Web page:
ey, but according to Trainer Farrell,
made the poorest time of any of the
leaders in the other races. Jansen won
the second race, with Griest second,
and Fox third. The third and last,
race was won by Haff with Murphy
NEW HONORARY FRATERNITY
MAKES SPRING SELECTIONS
Tau Beta Sigma, Alpha chapter, hon-
orary architectural and landscape de-
sign fraternity held ,their spring elec-
tions on March 17 and the following
men were admitted: C.C. Cohagen,'15A,
Billings, Mont., C. E. Firestone, '14A,
Canton, Ohio, John B. Jewell, '15A, De-
troit, G. M. McConkey, '14A, Ann Ar-
bor, R.C. Perkins, '15A, East Orange,N.
J., H. 0. Wittimore, grad., Owosso, and
David H. Williams, special, Duluth,
Minn. -. .A -, _..
Special Geology Lecturer Called Away
Frank Leverett, special lecturer of
the United States Geological ,Survey,
who has been delivering a series of
talks before the class in Geology 20,
has been suddenly called away for spe-
cial service for the government. He
will go to Louisiana to conduct.some
special work and will not return to
Ann Arbor until some time after East-
er vacation. The lectures which Mr.
Leverett has been giving for the past
two weeks will be discontinued until
organizations in the country will ren-
der several selections. The Wartburg
Verein, under the leadership of Pastor
William Hopp, has made arrangements
to come to the celebration in a body.
Prof. ,William Howland, of the
school of music, will give a vocal solo.
The 'varsity' quartet will sing several
songs common to German students,and
Frank Taber, of the school of music,
will render several organ selections.
Mrs. G. A. Hastreiter, of this city, will
also give a vocal solo.
SCARCITY OF MEN
Though the time for the production
of the Joan of Arc pageant is still dis-
tant, keen interest is being shown by
those signing up on the lists as can-
didates for the cast, and Prof. H. A.
Kenyon is receiving many questions
about the pageant.
The women are turning out excep-
tionally well to try for the pageant,'
but owing to a misunderstanding of the'
time for signing the lists, the men have
been fairly slow to report. Therefore,:
the senior and junior men may both
sign up today at Prof. Kenyon's office
in the old engineering building. Soph-
(Continued on page 3.)
Instead of an interclass struggl
Varsity meet, scheduled for Satu
will be a contest between a tear
by Capt. Kohler and an opposing
tion led by "Howdy" Seward. F
men, as well as Varsity track cr
dates, have been entered.
The Varsity meet will serve
tryout for the squad that will mee
Cornell track team next week. It
also serve as a final indoor wom
for the all-fresh athletes, whose in
season is over.
The entrants for, this Var ty
have been chosen by Trainer Fa
and Captain Kohler, and apporti
among the two teams so that -
strength will balance as evenly as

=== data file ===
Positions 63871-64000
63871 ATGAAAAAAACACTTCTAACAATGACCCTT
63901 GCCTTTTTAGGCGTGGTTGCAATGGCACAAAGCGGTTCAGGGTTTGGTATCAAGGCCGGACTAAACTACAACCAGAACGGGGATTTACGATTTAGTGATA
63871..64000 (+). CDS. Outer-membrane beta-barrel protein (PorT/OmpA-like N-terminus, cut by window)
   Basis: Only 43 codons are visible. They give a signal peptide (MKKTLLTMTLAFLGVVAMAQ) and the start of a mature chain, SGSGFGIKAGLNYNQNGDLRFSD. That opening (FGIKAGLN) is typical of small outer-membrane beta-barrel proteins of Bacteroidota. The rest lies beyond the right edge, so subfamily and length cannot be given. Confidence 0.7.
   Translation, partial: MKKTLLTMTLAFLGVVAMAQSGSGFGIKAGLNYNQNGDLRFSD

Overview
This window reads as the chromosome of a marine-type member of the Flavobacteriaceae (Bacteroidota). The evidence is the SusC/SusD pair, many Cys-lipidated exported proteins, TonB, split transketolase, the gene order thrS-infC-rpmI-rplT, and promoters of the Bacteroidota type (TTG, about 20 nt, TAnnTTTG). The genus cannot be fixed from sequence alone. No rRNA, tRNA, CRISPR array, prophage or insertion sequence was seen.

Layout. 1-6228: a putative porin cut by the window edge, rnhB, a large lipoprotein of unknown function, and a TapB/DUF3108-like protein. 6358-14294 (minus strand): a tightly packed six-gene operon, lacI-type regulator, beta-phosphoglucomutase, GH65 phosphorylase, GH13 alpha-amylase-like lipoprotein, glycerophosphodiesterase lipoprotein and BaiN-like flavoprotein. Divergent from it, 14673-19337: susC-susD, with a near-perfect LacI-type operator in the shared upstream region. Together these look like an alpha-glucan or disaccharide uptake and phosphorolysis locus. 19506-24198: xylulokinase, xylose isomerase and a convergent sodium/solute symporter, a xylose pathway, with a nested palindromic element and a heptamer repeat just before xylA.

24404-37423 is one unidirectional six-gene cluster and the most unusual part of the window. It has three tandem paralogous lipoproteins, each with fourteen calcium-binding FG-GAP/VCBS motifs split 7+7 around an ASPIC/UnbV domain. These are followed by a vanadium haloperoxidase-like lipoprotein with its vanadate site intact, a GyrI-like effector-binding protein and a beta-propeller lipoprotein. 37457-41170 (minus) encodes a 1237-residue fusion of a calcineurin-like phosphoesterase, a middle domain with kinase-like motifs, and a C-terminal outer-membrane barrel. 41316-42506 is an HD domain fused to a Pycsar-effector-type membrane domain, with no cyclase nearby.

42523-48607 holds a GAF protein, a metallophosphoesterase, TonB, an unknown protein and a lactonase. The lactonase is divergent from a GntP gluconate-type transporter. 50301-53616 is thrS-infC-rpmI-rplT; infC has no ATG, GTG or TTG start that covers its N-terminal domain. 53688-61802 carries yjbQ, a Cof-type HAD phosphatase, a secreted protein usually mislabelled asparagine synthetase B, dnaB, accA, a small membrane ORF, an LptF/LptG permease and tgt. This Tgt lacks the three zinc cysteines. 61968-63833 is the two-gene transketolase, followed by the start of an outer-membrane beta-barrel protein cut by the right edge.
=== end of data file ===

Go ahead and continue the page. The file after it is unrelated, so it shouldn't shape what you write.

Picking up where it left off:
sible. Captain Kohler states tha
expects the meet to be so close
the relay will be the deciding eve:
All men who entered the Va
meet of last year were require
make certain marks in their eventi
fore being allowed to compete.
was done because the meet was
gether in the nature of trials to en
the trainer to pick the team to op
Cornell, the week following.. It
not been neceskry tto follow sua
plan this year, because the men
been arbitrarily picked, and only t
have been chosen who are figure
have some chance.
Precedent, set last year, has
shattered by the entrance of fresb
in Saturday's meet. This year's
fresh has several promising stars,
Trainer Farrell is anxious to I
them working all the time.
In past years rivalry has always
high between factions in the Va:
meet, and with the two teams ev
matched, there is sure to be pl
of spirit developed Saturday n
when the Kohlers and the Sew
The entries for the Varsity meet
35 yard dash: Sewards-Sew.
O'Brien, Herrick, Hughes, Root, B
er; Kohlers-Bond, Smith, Foni
Kurtz, Leslie, Burbey.
440 yard dash: Sewards-Augs]
er, Plummer, Donnelly, Ufer, R(
son; Kohlers-John, Darnell, Ste
880 yard run: Sewards--Fishl
Kucera, Lamond, Gregory; Koh
Kirby,.Kohr, Lamey, Dillon.
Mile run: Sewards-Carroll, J
ston, Walters; Kohlers-Fox, G
mann, Young, Watt.
Low hurdles: Sewards-Corbin,C
Skinner, Klopfer; Kohlers-McE
High hurdles: Sewards-Co
Klopfer, Cohn; Kohlers-Armstr
Shot put: Sewards-Cross, Le
Phelps, Edwards; Kohlers--Ko
Quinn, Cochran, Quail.
Pole vault: Sewards-- Wilson, 1
ner, Chatfield; Kohlers-Cook, C
High jump: Sewards-White,
kins, Hammond; Kohlers-Water
Martens, Berray, McCabe.
A. M. Reed, '15L, as "Kipp
won the hearts of the audien
natural and unaffected actingc
:y-go-lucky American strande
His dancing with an inanim
friend was probably the best
in the opera and was heartily
Jerry Borden, played by B._
'14, a "believer in art for hearl
and Raymond Fibbre, by Roy
'14, as his none too obliging
were convincingly done.
The individual songs wer
tionally tuneful and the enser
sic left nothing to be desire
(Continued on Page 4